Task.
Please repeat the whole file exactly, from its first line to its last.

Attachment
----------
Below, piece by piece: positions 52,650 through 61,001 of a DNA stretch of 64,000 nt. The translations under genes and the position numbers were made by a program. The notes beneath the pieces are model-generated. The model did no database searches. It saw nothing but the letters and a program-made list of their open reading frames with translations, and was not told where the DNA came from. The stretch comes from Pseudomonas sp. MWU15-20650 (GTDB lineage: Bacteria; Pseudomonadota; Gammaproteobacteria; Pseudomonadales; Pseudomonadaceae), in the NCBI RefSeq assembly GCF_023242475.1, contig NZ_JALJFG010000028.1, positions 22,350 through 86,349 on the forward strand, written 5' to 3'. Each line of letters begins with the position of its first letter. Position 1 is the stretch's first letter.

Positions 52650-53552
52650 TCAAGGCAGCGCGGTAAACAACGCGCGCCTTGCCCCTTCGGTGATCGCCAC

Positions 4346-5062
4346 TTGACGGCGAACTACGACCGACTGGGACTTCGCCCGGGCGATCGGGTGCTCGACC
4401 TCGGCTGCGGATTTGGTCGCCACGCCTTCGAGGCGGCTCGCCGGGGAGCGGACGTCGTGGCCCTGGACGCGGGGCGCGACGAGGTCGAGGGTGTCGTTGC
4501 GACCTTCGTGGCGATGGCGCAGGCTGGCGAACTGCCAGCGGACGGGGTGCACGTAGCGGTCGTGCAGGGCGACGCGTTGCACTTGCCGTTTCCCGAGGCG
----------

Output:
Below, piece by piece: positions 52,650 through 61,001 of a DNA stretch of 64,000 nt. The translations under genes and the position numbers were made by a program. The notes beneath the pieces are model-generated. The model did no database searches. It saw nothing but the letters and a program-made list of their open reading frames with translations, and was not told where the DNA came from. The stretch comes from Pseudomonas sp. MWU15-20650 (GTDB lineage: Bacteria; Pseudomonadota; Gammaproteobacteria; Pseudomonadales; Pseudomonadaceae), in the NCBI RefSeq assembly GCF_023242475.1, contig NZ_JALJFG010000028.1, positions 22,350 through 86,349 on the forward strand, written 5' to 3'. Each line of letters begins with the position of its first letter. Position 1 is the stretch's first letter.

Positions 52650-53552
52650 TCAAGGCAGCGCGGTAAACAACGCGCGCCTTGCCCCTTCGGTGATCGCCAC

Positions 4346-5062
4346 TTGACGGCGAACTACGACCGACTGGGACTTCGCCCGGGCGATCGGGTGCTCGACC
4401 TCGGCTGCGGATTTGGTCGCCACGCCTTCGAGGCGGCTCGCCGGGGAGCGGACGTCGTGGCCCTGGACGCGGGGCGCGACGAGGTCGAGGGTGTCGTTGC
4501 GACCTTCGTGGCGATGGCGCAGGCTGGCGAACTGCCAGCGGACGGGGTGCACGTAGCGGTCGTGCAGGGCGACGCGTTGCACTTGCCGTTTCCCGAGGCG